Question for Commenters: Are there any other examples of those who may follow Lenin’s ideas on what it means to be a revolutionary?

[1] “Vladmir Lenin.” Wikipedia. Accessed March 24, 2015.

[2] Ibid.

Modernity in the Soviet Union

In this article, historian, David Hoffman discusses the trends of modernity during the late 19th to 20th century, particularly in Russia as it became the Soviet Union. According to Hoffman, modernity is linked with the many ideals of the Enlightenment. Many tend to link the term modernity with democracy and associate it with the political and economic systems of the United States, England, and France. Hoffman briefly discusses the ideas of the enlightenment and the need for reason. Instead of associating modernity with democracy and the spread of industrial capitalism, particularly in Western Europe, the basis of modernity are science and reason, and therefore, Hoffman argues that many facets of Enlightenment thought were integral in the emergence of the Soviet Union. Hoffman also makes the argument that modernity also largely consists of the idea of stemming away from tradition and transforming into something new using rational thinking.  Hoffman continues by giving examples of how certain aspects of Russian society such as, education, the military, health, etc. transformed into the Soviet state with the use of reason and rational thinking. Hoffman focuses a lot on the creation of the welfare state. Hoffman states, “throughout Europe the interventionist welfare state resulted from new forms of knowledge, new goals of government, and new technologies of social control … in their [government officials, political leaders, and professionals] quest to order society rationally and scientifically, they strove to know the population statistically” (252). With the use of rationale and scientific thinking, statistics and studies paved the way from new observations and developments within Russian society. Hoffman describes that when observing poverty, which had been previously been viewed as “human errors,” statistics showed that poverty was a social issue that called out for the establishment of a welfare state with social work and programs that could help the impoverished become better citizens (252). Ultimately, modernity in Russia consisted of an attempt to transform individuals and society in rational and productive manner.

Neo-Traditionalism from Modernization

In the 1930’s, the Soviet Union’s intentions were to create a more strongly collected, unified nation. While nations were an inevitable product of modernization through the massive uprooting and relocation of the working classes, there was a shift from a nation being modern in it’s fundamentals to focusing on the primordial roots of the citizen. What spawned from creating a national identity through the conduit of modernization was Neo-traditionalism. Neo-traditionalism in essence is the simultaneous cooperation of both modern and traditional aspects, and was the Soviet Union’s unexpected outcome. A pre-industrial state could not be considered a modern nation, because modernity cannot exist without the technology. However, industrialization exterminates old folk culture and is a catalyst for new culture. As the sense of nationalism developed, the game began to change with shifting ideologies with the Bolsheviks. The Bolsheviks saw nationalism as something which was on a different plane than class, and socialism would be the unifying principle. However, Soviet affirmative action made class and ethnicity an issue because of discriminatory institutions, a product generated by over zealous statism. The Neo-traditional outcome of modernization is what shaped Soviet nationalities.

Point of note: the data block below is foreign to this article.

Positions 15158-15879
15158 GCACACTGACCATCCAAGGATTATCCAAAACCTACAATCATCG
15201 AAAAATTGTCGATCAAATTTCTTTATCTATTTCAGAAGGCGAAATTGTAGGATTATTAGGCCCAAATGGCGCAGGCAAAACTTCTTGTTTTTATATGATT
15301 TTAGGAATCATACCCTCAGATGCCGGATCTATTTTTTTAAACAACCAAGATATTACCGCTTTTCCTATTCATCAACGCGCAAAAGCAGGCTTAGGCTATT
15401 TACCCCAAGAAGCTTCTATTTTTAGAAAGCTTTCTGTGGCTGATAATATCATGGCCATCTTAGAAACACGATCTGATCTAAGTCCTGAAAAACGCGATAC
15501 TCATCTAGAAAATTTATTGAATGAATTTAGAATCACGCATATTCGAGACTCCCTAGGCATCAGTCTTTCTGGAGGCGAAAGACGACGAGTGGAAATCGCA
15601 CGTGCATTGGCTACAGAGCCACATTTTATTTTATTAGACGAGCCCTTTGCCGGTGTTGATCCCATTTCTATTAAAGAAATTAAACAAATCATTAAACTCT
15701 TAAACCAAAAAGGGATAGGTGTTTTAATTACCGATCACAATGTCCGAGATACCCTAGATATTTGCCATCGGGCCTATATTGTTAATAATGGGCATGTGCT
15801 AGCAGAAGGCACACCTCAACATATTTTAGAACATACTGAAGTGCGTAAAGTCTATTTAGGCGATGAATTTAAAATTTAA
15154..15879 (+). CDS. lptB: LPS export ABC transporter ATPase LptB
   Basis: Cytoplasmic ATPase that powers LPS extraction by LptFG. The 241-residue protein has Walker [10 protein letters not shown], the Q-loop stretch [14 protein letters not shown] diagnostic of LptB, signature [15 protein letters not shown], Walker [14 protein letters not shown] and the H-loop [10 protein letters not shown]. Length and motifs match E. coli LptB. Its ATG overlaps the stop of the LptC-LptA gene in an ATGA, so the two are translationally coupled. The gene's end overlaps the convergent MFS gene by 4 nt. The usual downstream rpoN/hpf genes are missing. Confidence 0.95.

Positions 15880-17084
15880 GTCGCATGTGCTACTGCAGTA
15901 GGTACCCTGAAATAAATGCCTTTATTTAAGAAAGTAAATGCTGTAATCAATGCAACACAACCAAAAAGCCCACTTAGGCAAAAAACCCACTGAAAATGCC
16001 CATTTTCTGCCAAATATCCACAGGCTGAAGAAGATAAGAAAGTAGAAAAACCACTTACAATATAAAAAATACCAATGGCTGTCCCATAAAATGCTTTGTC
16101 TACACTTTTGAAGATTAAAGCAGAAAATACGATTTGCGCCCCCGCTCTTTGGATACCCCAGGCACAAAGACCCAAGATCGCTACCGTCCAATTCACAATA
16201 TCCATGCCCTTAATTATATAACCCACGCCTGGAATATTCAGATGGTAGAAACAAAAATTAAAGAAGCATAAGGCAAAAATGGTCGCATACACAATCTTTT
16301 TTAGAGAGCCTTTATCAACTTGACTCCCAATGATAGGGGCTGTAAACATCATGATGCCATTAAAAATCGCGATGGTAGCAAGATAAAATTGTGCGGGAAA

This article made me think of how we view the ethnicity of each other in America. When people ask me what I am in regards to ethnic background, I say I am South African and Irish. Most people would answer this way I believe, even though all who were born in America are Americans. What is the line between immigration and a true, newfound sense of nationality? Why do many of us feel a sense of pride to our ethnic backgrounds despite the fact that we have never experienced the culture?